“Jon and Kate plus Eight.” “Kate plus Eight.” “Jon and the Other Kate.” If there was ever a time we wanted to shield our eyes from supermarket tabloids, this must be it. Yet, while their story is topping the pop culture charts, it seems fitting to look more closely at it in order to acknowledge not only the emotional wreckage involved, but also the light it sheds on the travesty we call our divorce laws.
In case you are one of the handful of people not aware of Jon and Kate Gosslein’s story, a little background is in order.  This 30-something couple — self-described Christians — she a former pediatric nurse and he a former IT specialist, used fertility drugs to conceive twins in 2000 and sextuplets in 2003. After being discovered by the TLC cable network, they became the subject of a weekly reality-television program covering the chaotic activities of their large family. Over the course of four television seasons, viewers were treated to the sight of Kate’s transformation – via plastic surgeries and talented hairdressers – into something of a fashion icon. Viewers could also witness the couple’s marital friction, which, speaking quite generally, consisted of Kate ordering Jon about in a less than gentle fashion, and Jon growing increasingly resentful. In June, 2009, the couple announced their split. Jon now refuses to allow his children to appear on television in a revised program to be called “Kate plus Eight.” All of this created what the New York Times television critic called an “unintentionally brilliant” and “multi-platform” phenomenon. Blogs, talk-shows, and tabloids could not stop obsessing about the details of their behavior.
But now, back to reality. What we have here is a couple with eight children, 9 and under, currently living a terribly expensive lifestyle (a $1.3 million, 6200 square foot house, an apartment in New York, bodyguards, supersized cars, etc.), whose sole income is utterly attached to their union. (Kate has earned income from books, but it’s safe to say that her proposed “brand” of baby clothes and toys could suffer dramatically without a television platform to give them visibility). They are divorcing because Kate felt she had “grown out of” Jon, “was done with him and …no longer wanted to be with him.” She refused to go to counseling, according to Jon, other than to “Dr. Phil,” who apparently urged the couple to “keep their brand intact.”  Practically speaking, this means two or possibly three residences (one for the children, which the parents “visit” according to a custody schedule, and one for each of the parents when they are not at the main house with the children), and two or three sets of utility bills and furnishings. It also means each of them will have to dream up alternative sources of income, although it’s sadly possible that at least until Americans find a new tabloid obsession (say, if Brad and Angie split…), that each parent could get by for a while by sharing the gory details of their misery and the kids’.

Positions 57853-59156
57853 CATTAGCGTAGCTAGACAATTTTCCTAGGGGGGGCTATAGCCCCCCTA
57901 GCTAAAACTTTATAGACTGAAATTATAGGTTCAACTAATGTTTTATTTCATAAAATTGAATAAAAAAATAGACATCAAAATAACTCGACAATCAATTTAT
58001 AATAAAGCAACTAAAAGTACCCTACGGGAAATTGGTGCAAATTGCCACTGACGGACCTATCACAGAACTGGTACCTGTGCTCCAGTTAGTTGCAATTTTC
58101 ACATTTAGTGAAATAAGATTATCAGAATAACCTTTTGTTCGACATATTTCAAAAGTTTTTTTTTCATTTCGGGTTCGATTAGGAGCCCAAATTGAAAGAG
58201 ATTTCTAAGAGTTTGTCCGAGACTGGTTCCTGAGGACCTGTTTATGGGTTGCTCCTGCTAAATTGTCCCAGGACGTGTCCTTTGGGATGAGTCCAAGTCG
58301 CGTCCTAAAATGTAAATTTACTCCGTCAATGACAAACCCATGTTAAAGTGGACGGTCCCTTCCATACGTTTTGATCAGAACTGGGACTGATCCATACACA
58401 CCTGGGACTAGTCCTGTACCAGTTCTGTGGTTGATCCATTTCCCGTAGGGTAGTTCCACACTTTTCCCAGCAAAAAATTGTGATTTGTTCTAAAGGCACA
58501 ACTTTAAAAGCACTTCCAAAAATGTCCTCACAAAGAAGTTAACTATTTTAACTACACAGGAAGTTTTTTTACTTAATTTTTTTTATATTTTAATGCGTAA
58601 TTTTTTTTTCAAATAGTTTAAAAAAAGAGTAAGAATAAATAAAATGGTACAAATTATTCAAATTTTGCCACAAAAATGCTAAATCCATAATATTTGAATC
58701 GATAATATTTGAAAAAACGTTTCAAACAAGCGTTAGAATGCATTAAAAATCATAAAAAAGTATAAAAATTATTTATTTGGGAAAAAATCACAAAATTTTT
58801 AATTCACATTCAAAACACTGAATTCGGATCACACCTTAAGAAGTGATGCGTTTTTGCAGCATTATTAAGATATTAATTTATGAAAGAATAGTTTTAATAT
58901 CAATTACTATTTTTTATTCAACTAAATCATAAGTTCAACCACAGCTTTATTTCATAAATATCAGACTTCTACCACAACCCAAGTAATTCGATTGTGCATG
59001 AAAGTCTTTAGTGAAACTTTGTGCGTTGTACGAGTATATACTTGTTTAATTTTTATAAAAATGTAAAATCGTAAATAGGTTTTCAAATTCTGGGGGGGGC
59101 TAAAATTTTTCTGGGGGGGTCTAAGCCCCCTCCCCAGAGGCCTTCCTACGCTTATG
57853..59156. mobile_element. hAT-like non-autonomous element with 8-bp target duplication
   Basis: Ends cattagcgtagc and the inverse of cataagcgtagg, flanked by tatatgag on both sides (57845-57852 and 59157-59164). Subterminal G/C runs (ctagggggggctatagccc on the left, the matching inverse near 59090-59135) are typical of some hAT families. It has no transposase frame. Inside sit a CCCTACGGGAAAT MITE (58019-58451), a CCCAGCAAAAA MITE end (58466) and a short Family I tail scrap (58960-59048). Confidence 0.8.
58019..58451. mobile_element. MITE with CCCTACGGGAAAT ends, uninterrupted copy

Despite all of this, neither Pennsylvania (their home state), nor any other state, has any laws on the books to stop this train wreck from proceeding on schedule. Let’s think about some of the most stunning elements of this in order.
First, Pennsylvania allows “no-fault” divorce. If there is mutual consent, a court can grant a divorce if both allege that the marriage is “irretrievably broken” and 90 days have passed from the filing of a divorce petition. If only one party alleges “irretrievable breakdown,” then the court will grant a divorce after the passage of 2 years during which the parties have lived separate and apart.
Now we know that courts do not take a penetrating look at couples’ situations before granting divorces on the basis of “irretrievable breakdown.” If they did, even setting aside the children’s well-being for a moment, would they really conclude that Kate’s feeling that she had “grown out of” Jon, while overwhelmed by impossible media and public pressure, really meet that standard?
And speaking of the children, are there any “brakes” built into Pennsylvania’s divorce laws for couples with minor children – let alone 8 minor children? No. While divorce reformers have for years suggested special divorce proceedings – complete with delays and mandatory counseling, or allowing fault-based divorce only – for couples with minor children, no state has instituted such a two-tiered divorce law. At best, in Pennsylvania, the court “may require” parents to attend counseling sessions and “may consider the recommendations of counselors,” prior to making its custody award.  In short, divorce law is for the most part responsive to adults’ expressed desires, not the welfare of children.